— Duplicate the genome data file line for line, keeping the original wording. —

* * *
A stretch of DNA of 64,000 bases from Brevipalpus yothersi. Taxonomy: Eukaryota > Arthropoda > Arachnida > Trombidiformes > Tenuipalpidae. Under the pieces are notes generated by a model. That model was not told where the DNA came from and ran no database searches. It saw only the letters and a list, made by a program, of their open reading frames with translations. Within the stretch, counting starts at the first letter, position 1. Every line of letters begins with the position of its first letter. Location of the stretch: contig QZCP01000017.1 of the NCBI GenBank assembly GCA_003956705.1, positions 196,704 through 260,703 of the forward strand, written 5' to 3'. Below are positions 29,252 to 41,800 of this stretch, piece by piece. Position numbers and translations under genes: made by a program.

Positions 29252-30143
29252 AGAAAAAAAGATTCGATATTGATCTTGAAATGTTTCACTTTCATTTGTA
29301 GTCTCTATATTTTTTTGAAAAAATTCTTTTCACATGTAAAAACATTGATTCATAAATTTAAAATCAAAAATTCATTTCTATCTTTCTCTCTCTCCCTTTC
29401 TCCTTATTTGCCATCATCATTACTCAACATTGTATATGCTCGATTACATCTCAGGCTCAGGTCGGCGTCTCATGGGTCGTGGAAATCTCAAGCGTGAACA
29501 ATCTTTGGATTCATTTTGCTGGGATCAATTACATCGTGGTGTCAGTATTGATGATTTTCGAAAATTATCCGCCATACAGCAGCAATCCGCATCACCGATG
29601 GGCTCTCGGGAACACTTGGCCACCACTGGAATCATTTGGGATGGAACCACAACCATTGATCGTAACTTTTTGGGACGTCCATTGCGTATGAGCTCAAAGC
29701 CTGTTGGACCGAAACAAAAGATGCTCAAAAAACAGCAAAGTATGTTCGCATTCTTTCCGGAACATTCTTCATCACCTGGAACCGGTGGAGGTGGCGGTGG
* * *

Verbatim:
A stretch of DNA of 64,000 bases from Brevipalpus yothersi. Taxonomy: Eukaryota > Arthropoda > Arachnida > Trombidiformes > Tenuipalpidae. Under the pieces are notes generated by a model. That model was not told where the DNA came from and ran no database searches. It saw only the letters and a list, made by a program, of their open reading frames with translations. Within the stretch, counting starts at the first letter, position 1. Every line of letters begins with the position of its first letter. Location of the stretch: contig QZCP01000017.1 of the NCBI GenBank assembly GCA_003956705.1, positions 196,704 through 260,703 of the forward strand, written 5' to 3'. Below are positions 29,252 to 41,800 of this stretch, piece by piece. Position numbers and translations under genes: made by a program.

Positions 29252-30143
29252 AGAAAAAAAGATTCGATATTGATCTTGAAATGTTTCACTTTCATTTGTA
29301 GTCTCTATATTTTTTTGAAAAAATTCTTTTCACATGTAAAAACATTGATTCATAAATTTAAAATCAAAAATTCATTTCTATCTTTCTCTCTCTCCCTTTC
29401 TCCTTATTTGCCATCATCATTACTCAACATTGTATATGCTCGATTACATCTCAGGCTCAGGTCGGCGTCTCATGGGTCGTGGAAATCTCAAGCGTGAACA
29501 ATCTTTGGATTCATTTTGCTGGGATCAATTACATCGTGGTGTCAGTATTGATGATTTTCGAAAATTATCCGCCATACAGCAGCAATCCGCATCACCGATG
29601 GGCTCTCGGGAACACTTGGCCACCACTGGAATCATTTGGGATGGAACCACAACCATTGATCGTAACTTTTTGGGACGTCCATTGCGTATGAGCTCAAAGC
29701 CTGTTGGACCGAAACAAAAGATGCTCAAAAAACAGCAAAGTATGTTCGCATTCTTTCCGGAACATTCTTCATCACCTGGAACCGGTGGAGGTGGCGGTGG